Menchum River


Menchum River
Northwest region. Menchum River in the west.
Menchum Falls

The Menchum River and its tributaries drains a large area of the Northwest Region of Cameroon. It in turn is a tributary of the Benue River in Nigeria.[1]

Contents

Location

The Menchum, Donga and Katsina Ala rivers all flow west from the Northeast Region to join the Benue in Nigeria.[2] The Menchum drains the Oku-Kom highlands, which have an elevation of 2,400 metres (7,900 ft) around Lake Oku, falling to about 800 metres (2,600 ft) at Mbonkissu to the west of Fundong. The highlands, formed by volcanic action, have been dissected by steep valleys carved out by fast-flowing streams.[3]

Hydroelectric potential

The Menchum Falls, about 20km south of Wum and 30km north of Bafut, are impressive and a potential tourist attraction. However, the access road is very rough, and the viewing site is not well maintained.[4] A 2003 guide stated that the road was virtually impassable in the rainy season.[5] On 7 September 2009, Agreenergy and the Government of Cameroon signed a Memorandum of Understanding for a project to build a dam and 90MW hydroelectric power plant on the river. Apart from bring electricity and jobs, the project would involve surfacing the road.[6] On 8 December 2010 President Paul Biya announced plans to construct a dam on the Menchum Falls.[7]

Environmental issues

The rich volcanic soils in the highlands have attracted farmers and grazers, and the resulting land clearances have made the area vulnerable to soil erosion.[3] The Menchum Valley is low-lying, and used to be covered in equatorial forests. These have mostly been cleared for their timber, leaving open grassland that is used for grazing, and is subject to erosion on the slopes. Efforts are being made to reforest the valley.[1]

References

  1. ^ a b "The Menchum Valley, North West Province, Cameroon". UNAFAS. 16 February 2007. http://www.unafas.org.uk/files/tree%20planting%20menchum%20valley.pdf. Retrieved 2011-02-06. 
  2. ^ Fon Nsoh, Fomboh Abraham Afese and Neba Celestine (25 August 2006). "DEVELOPING BIODIVERSITY INDICATORS AS A TOOL FOR REGULATING DEVELOPMENT ACTIVITIES IN AND AROUND PROTECTED AREAS AND WETLAND REGIONS IN THE NORTH WEST PROVINCE OF CAMEROON". Community Initiative for Sustainable Development. http://people.exeter.ac.uk/rwfm201/cbbia/downloads/PAPreports/CameroonPAPreport.pdf. Retrieved 2011-02-06.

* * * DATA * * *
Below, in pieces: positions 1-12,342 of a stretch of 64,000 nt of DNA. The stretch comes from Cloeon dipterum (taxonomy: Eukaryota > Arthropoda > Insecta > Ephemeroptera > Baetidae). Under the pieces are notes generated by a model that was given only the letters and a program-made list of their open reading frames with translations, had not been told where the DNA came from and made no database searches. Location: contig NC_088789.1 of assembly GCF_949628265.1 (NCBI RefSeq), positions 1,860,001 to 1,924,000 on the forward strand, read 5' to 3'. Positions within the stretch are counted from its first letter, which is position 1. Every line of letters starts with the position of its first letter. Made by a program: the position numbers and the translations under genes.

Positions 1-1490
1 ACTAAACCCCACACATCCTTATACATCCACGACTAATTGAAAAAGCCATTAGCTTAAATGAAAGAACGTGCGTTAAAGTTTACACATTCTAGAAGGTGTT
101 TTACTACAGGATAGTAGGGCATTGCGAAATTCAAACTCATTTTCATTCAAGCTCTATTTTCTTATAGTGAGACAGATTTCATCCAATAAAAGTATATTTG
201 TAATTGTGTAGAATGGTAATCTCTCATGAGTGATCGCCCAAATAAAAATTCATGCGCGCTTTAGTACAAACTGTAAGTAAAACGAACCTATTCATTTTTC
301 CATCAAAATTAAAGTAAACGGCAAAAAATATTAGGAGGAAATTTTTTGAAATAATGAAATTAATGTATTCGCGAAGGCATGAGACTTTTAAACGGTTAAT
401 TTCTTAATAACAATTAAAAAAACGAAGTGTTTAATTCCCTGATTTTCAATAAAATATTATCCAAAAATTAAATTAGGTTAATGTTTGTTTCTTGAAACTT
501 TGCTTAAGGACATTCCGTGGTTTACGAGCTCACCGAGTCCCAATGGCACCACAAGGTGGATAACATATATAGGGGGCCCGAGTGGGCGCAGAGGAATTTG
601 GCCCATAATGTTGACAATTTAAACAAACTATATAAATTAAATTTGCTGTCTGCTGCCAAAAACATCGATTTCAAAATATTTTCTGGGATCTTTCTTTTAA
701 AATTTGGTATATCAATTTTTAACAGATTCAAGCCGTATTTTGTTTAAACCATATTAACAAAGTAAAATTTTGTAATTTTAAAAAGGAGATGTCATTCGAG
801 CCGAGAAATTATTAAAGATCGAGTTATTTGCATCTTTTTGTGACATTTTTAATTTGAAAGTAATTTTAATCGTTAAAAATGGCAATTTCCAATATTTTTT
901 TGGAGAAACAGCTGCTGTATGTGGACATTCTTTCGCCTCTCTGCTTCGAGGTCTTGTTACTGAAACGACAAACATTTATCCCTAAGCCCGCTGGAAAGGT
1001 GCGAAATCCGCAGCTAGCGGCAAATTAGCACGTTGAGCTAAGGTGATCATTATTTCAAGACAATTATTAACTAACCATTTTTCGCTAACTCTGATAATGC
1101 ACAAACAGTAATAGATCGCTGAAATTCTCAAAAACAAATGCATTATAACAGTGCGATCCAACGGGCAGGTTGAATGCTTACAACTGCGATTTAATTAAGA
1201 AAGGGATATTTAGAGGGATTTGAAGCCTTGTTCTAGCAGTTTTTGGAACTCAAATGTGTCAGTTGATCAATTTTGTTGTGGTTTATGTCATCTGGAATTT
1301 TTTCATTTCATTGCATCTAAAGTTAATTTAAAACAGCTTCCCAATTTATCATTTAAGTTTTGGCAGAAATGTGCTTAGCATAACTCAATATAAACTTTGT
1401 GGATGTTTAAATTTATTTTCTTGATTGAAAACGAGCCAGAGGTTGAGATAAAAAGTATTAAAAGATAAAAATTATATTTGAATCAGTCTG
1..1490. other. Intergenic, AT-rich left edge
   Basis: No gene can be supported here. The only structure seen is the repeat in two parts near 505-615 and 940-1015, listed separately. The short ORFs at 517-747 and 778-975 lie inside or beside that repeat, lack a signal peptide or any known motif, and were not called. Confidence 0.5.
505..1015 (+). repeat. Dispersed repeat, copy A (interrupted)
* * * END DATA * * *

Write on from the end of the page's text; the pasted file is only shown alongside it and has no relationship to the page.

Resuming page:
3. ^ a b Zephania Nji Fogwe and Michel Tchotsoua (2010). "Ecological Adaptability and Slope-Trait Considerations for Water and Soil Conservation on the Vulnerable Oku-Kom Plateau in the Western Highland of Cameroon". Kamla-Raj. http://www.krepublishers.com/02-Journals/JHE/JHE-30-0-000-10-Web/JHE-30-1-000-2010-Abst-PDF/JHE-30-1-019-10-1904-Fogwe-Z-N/JHE-30-1-019-10-1904-Fogwe-Z-N-Tt.pdf. Retrieved 2010-02-06. 
  4. ^ Auke VanderHoek (TUESDAY, AUGUST 18, 2009). "Menchum Falls: Where is the tourist industry?". The Vanguard. http://news.vanguardcameroon.com/2009/08/menchum-falls-where-is-tourist-industry.html. Retrieved 2011-02-06. 
  5. ^ Jim Hudgens, Richard Trillo (2003). "Wum and around". The rough guide to West Africa. Rough Guides. p. 1207. ISBN 1843531186. http://books.google.ca/books?id=iRoSWScaz-YC&pg=PA1207. 
  6. ^ Joseph Tihngang (January 24, 2010). "Menchum Power Project". http://xa.yimg.com/kq/groups/16288544/1331645358/name/Menchum+power+project.pdf. Retrieved 2011-02-06. 
  7. ^ Nkendem FORBINAKE (08 December 2010). "Celebration Day In Bamenda". Cameroon Tribune. http://www.cameroon-tribune.cm/index.php?option=com_content&view=article&id=62392:high-moments-of-land-mark-event&catid=1:politique&Itemid=3&showall=1. Retrieved 2011-02-06. 

Coordinates: 6°15′53″N 10°02′23″E / 6.264793°N 10.039787°E / 6.264793; 10.039787


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